jimh posted 03-16-2002 09:23 AM ET (US)     Profile for jimh  Send Email to jimh     
Thanks for the first-person reports on the new Montauk. I will add the pricing info to the REFERENCE page. I assume that is the dealer's quoted price on the options.

As for the price, it does seem attractive. A recent boating mag reviewed a "fishing" boat with 90-HP 4-stroke outboard (POLAR CRAFT KODIAK V168SC 16-ft 8-in length) and it came in at retail $17,134, no trailer! That's for an aluminum boat with riveted hull and plywood decks covered in carpet.

A same-size Boston Whaler at essentially the same price? It's a no-brainer.

(OK, there may be more "discount" room in the fishing boat's price, but it shows how competitive this new Montauk's sticker really is.)

jimh posted 03-16-2002 09:35 AM ET (US)     Profile for jimh  Send Email to jimh     
What is the price for the drum brakes on trailer upgrade? That's the only one missing now.
Dick posted 03-16-2002 10:21 AM ET (US)     Profile for Dick  Send Email to Dick     
Being a factory packaged rig I doubt that trailer brakes would be an option and would have to be added at the dealer level.
My E-Z Loader price list shows a retail price for the brake package at $694.00 plus what the dealer is going to charge to put them on. I am sure the brake package could be purchased for much less through other sources.
triblet posted 03-16-2002 11:34 AM ET (US)     Profile for triblet  Send Email to triblet     
Trailer brakes are a factory option on the
new Montauk.

Chuck

James posted 03-16-2002 03:32 PM ET (US)     Profile for James  Send Email to James     
I spoke with Pate and Whaler regarding the Montauk 170 fuel tank situation. I was surprised to hear that there has been no communications between these consumer related companies. Pate, as of early last week, was not sure as to which tank will fit under the new reverse seat. Whaler said that the reverse seat used is the same size as the 16 Dauntless.

I have arranged to try out the boat next week. In the meantime, how does the anchor locker compare in size/depth to the previous model. I have already considered using a GPS/DF combo unit on top of the console but is there sufficient console depth clearance space for a radio to flush mount in front of the drink holders. How many tackle drawers are inside the console compartment?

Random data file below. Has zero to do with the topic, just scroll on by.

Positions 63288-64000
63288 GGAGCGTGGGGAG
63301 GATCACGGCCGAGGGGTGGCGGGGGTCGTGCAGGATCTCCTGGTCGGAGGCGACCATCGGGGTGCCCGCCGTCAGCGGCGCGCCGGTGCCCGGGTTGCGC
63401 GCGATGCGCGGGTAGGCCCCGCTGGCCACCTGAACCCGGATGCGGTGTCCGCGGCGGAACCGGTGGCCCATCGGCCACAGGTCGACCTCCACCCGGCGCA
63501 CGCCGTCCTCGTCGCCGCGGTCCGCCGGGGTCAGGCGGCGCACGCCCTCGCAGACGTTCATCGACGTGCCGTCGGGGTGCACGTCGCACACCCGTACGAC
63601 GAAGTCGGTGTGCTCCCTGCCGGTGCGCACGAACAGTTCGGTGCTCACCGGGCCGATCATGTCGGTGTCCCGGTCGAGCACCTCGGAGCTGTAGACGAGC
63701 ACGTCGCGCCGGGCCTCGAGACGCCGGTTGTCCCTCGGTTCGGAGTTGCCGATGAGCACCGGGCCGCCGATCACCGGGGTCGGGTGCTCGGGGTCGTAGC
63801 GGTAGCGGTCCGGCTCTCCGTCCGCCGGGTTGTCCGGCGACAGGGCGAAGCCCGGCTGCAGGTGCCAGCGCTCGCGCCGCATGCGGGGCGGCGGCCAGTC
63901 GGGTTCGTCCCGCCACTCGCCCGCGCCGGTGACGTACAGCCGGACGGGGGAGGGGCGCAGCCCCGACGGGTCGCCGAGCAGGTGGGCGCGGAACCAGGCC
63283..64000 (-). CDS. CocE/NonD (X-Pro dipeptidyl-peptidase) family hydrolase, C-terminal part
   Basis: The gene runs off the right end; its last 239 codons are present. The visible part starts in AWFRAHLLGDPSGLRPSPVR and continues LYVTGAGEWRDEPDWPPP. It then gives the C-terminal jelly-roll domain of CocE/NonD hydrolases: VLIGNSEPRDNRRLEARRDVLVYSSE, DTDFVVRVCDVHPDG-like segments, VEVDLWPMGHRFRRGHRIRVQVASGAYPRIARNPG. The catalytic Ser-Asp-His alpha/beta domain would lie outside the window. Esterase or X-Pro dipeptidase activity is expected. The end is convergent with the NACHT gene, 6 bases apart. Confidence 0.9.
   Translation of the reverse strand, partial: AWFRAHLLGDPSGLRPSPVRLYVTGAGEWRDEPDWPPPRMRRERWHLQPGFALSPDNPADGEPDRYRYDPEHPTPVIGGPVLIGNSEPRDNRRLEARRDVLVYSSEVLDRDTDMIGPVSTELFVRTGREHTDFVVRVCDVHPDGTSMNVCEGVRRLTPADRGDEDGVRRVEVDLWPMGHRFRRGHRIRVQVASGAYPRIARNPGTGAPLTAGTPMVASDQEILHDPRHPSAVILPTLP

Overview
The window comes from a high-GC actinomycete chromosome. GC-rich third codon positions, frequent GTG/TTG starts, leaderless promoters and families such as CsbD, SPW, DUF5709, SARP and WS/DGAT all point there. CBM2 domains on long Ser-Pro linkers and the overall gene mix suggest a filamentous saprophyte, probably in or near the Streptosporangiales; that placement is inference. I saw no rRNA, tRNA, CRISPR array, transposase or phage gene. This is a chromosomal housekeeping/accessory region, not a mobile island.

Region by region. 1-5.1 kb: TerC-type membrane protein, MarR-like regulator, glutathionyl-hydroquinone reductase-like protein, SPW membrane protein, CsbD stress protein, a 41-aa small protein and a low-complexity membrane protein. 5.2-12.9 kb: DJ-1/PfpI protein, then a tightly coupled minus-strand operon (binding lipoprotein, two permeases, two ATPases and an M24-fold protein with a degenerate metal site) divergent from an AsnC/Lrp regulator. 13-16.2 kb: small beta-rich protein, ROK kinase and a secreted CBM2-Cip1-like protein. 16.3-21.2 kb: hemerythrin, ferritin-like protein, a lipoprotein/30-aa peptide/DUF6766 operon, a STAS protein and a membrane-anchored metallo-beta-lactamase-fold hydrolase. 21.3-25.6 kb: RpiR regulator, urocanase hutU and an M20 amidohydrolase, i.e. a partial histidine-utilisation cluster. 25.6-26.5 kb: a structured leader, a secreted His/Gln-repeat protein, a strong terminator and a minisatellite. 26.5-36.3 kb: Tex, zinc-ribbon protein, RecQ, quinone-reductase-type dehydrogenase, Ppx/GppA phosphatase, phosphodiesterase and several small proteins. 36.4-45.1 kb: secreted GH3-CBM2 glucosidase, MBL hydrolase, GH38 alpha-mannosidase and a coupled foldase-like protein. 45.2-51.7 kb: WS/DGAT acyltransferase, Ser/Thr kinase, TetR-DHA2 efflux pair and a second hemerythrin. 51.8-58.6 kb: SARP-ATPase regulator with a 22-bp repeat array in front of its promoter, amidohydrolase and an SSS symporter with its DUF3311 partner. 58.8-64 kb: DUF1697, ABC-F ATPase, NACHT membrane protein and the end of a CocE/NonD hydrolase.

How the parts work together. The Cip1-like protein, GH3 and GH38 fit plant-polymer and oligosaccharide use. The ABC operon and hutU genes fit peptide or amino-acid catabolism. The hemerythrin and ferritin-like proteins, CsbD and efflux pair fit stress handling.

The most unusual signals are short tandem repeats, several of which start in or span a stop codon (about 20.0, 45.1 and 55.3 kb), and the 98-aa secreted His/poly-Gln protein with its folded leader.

James.

tabasco posted 03-17-2002 08:29 PM ET (US)     Profile for tabasco  Send Email to tabasco     
I returned to take another look today at the new Montauk. I took a tape measure along this time to give you some acurate measurements.

First ........Jimh- The posted sign says the brake package is available as a factory option for $577.00

Second - for those of you that were thinking of keeping the boat in a garage.......the width taken from the outside of the fenders across the boat is 89 inches. This should fit in most garages.The measurement from the ground to the top of the rail on the console is 6 and 1/2 feet also will fit in most garages. It looks to me like you garage will have to be 22ft. long. :-(
17ft for the boat 3 Ft for the tongue and 2 ft for the motor. and that is cutting it close.

Today they had a big sign on the boat "DO NOT BOARD BOAT .....SOLD" so it
made it difficult to take the following measurements however they are very close to being acurate without boarding the boat. The new console is only 28 inches wide. The measurement inside the windshield is 26 & 1/2 inches wide.The top of the console measures 10 inches deep however the flat section is only 8 inches deep. This is the very top where you would mount a compass & Chartplotter etc. (Not much room) The entire console is much deeper but this is the usable surface on top.

Inside the boat from the base of the rail down to the boat floor is 18 inches. This is a great improvement over the previous Montauk. I found no coastguard plate on the boat giving a max HP rating.The hull number was 103

The RPS seat was 3 ft wide 17 inches high 16 1/4 deep. The rear cut out to slip in a tank was 14 inches high and 31& 1/2 inches wide

Well I hope this is helpful to you all. I would have taken more measurements, however i respected the no boarding sign.

Hopefully my boat will arrive around the end oth the month and then I can answer any and all questions.

James posted 03-17-2002 09:45 PM ET (US)     Profile for James  Send Email to James     
Tabasco,

[I found no coastguard plate on the boat giving a max HP rating.]

Very interesting comment. Next year they only have to change the brochure to list a higher HP. If the brochure is the only place that lists the maximum as 90 HP, then it sounds like you can power her up anyway that you see reasonably fit (i.e. within the usual boat dimension/HP Coast Guard formula). LHG please correct me if I am entirely wrong thinking this, from a general insurance liability point of view.

A dealer should not have much of a problem exchanging a Merc 90 HP for a 115 HP.

James.

Dick posted 03-17-2002 10:06 PM ET (US)     Profile for Dick  Send Email to Dick     
The boat can not be legaly sold without the max HP and capacity plate. If it was not on the boat it is possible that they were not ready and will be provided to the dealer prior to delivery.
jimh posted 03-17-2002 10:10 PM ET (US)     Profile for jimh  Send Email to jimh     
Thanks for pricing info--I added it to the REFERENCE article. --jimh